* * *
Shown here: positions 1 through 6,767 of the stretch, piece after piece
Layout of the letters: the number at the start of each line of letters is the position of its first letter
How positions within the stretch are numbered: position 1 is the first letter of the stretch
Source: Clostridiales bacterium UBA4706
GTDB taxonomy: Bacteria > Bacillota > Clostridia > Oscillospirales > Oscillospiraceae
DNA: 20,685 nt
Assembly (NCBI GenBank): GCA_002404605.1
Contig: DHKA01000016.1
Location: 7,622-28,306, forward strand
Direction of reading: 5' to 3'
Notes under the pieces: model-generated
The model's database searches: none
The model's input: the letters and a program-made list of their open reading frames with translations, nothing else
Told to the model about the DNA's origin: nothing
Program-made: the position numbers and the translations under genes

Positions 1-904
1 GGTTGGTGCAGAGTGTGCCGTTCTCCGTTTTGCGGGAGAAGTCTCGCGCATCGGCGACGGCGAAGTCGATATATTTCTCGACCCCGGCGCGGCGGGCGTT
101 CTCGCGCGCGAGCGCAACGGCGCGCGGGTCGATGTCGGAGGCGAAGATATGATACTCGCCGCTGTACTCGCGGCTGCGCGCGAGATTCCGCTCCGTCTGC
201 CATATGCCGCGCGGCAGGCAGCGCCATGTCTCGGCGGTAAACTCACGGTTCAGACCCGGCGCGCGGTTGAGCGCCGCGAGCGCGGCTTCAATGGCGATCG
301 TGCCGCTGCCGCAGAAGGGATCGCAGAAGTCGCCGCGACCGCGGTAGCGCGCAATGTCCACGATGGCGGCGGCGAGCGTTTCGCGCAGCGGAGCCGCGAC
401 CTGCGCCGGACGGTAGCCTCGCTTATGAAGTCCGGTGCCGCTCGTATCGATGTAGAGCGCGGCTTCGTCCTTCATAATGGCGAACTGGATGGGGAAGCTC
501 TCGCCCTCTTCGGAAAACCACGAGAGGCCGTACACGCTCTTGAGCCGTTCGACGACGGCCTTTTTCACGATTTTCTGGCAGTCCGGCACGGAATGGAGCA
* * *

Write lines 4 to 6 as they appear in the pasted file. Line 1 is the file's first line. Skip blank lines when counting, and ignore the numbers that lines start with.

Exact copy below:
Source: Clostridiales bacterium UBA4706
GTDB taxonomy: Bacteria > Bacillota > Clostridia > Oscillospirales > Oscillospiraceae
DNA: 20,685 nt